Photo Credit: Andy Lyons/Getty Images

We’ve said it once, but it bears repeating: Malik Monk is the truth—in spurts.

Kentucky, the No. 8 team in the nation and one of the squads favored to challenge for a national title, looked anything but on Tuesday night. Georgia entered the game 13-8, floating around the bottom of the SEC, and yet the Bulldogs presented John Calipari’s squad a tougher challenge than fellow contender Kansas did just two nights ago. Georgia star forward and legitimate NBA prospect Yante Maten scored the game’s first seven points; Kentucky answered by shooting 0-for-5 and committing two turnovers before finally scoring its first bucket at the 16:30-mark. By that time, the Bulldogs led 12-2.

Come halftime, the Wildcats had managed to close the gap, which grew up to 14 points in Georgia’s favor at one point. Monk didn’t have much to do with Kentucky’s first rally—he finished the first 20 minutes shooting 1-of-5 for six points (four free throws), two steals, a block, and four turnovers. Considering Kentucky was already without De’Aaron Fox due to illness, it was a bad night for its most impressive offensive threat to struggle finding his shot.

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The first three minutes second half seemed to indicate that the following 17 minutes would be much like the first 23, with nobody in blue but Isaiah Briscoe looking all that good and Monk coming up empty again and again.

Then the rookie did this:

Starting at the 17-minute mark, Monk dropped 15 points in four minutes, drowning Georgia with both set-shot and step-back three-pointers, going 5-for-5 from behind the arc. The Bulldogs weren’t playing lazy defense—all five of Monk’s shots were well contested; but when you’re the best pure scorer in the nation, defense doesn’t much matter. (It’s worth adding that Monk is the nation’s most impressive scorer on a team worth watching, as Washington’s Markelle Fultz does still exist.)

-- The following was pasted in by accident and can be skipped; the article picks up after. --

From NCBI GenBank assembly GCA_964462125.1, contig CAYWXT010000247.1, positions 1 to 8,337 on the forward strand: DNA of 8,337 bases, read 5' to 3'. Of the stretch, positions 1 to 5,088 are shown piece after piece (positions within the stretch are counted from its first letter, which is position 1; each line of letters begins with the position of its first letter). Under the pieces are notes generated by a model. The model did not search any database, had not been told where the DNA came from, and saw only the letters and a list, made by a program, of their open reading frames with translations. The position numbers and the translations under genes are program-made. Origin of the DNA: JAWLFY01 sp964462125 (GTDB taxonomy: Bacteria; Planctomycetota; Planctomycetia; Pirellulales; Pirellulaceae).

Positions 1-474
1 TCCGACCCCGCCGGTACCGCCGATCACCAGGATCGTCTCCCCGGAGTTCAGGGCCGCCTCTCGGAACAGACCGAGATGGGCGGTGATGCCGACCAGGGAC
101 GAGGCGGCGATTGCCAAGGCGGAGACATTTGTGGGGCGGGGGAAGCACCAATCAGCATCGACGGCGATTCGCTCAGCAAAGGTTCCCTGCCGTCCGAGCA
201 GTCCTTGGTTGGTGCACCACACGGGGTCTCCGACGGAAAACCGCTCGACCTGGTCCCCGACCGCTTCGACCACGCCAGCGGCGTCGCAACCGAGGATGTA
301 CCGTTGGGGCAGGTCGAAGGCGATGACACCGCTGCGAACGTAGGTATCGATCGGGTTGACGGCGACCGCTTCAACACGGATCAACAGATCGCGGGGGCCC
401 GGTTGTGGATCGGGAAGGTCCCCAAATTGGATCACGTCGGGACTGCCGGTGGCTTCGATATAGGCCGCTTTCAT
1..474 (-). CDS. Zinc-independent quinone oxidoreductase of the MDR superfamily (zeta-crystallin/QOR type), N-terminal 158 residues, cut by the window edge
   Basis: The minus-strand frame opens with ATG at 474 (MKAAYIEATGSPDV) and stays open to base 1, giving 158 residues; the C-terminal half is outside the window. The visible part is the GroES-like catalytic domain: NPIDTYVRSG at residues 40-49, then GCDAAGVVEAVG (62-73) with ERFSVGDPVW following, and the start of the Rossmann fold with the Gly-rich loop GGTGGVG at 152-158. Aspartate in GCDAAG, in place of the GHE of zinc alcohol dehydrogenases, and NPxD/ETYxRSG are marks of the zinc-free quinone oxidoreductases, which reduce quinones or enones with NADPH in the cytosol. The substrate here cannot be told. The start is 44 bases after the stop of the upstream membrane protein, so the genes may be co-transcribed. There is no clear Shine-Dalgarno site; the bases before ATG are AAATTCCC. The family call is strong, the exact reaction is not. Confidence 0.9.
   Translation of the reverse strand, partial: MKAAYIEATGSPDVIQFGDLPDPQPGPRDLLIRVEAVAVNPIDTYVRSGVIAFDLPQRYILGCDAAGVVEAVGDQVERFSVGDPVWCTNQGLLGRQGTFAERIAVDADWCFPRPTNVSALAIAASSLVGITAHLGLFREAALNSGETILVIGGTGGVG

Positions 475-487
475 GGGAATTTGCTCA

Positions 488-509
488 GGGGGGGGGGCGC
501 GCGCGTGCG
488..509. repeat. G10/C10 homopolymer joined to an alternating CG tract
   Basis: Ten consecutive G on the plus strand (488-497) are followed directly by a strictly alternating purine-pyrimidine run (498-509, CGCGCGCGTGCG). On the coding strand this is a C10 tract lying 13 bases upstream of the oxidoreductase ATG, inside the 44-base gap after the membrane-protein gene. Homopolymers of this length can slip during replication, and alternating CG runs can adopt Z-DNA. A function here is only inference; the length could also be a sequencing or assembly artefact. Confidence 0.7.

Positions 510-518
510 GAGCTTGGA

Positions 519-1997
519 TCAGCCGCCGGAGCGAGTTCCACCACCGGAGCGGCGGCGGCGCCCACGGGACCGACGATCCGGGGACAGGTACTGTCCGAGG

But just as fast as he reclaimed the lead and flexed from range, the Wildcats’ scoring specialist went quiet once again. After putting Kentucky up by six with his fifth trey at the 13-minute mark, Monk receded for the final eight minutes of regulation, shooting 1-for-5 from the field, adding four free throws.

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Without Monk single-handedly wrecking Georgia, the Bulldogs fought back to tie the game at 70 with four minutes left. The two teams battled for two-point leads down the stretch, before Georgia claimed a 76-74 advantage on a pair of free throws with 22 second remaining.

Monk, once again, proved that great shooting (and a beautiful out-of-bounds play in which Bam Adebayo set two screens on Monk’s man) beats great defense.

Once the Wildcats made it to overtime, the show was Monk’s. He made a pair of three-pointers and a pair of free throws, scoring eight of Kentucky’s 14 points in the extra period. Monk finished the game with 37 points on 10-of-21 shooting. He shot 7-of-11 from behind the arc and a 10-of-12 from the free-throw line.

Now, instead of shitting on Kentucky for a three-game losing streak or its troubling inability to smother SEC teams like Tennessee and Georgia, we’re talking about the magic of Malik Monk, who only needs a few minutes of hot shooting to steal a win.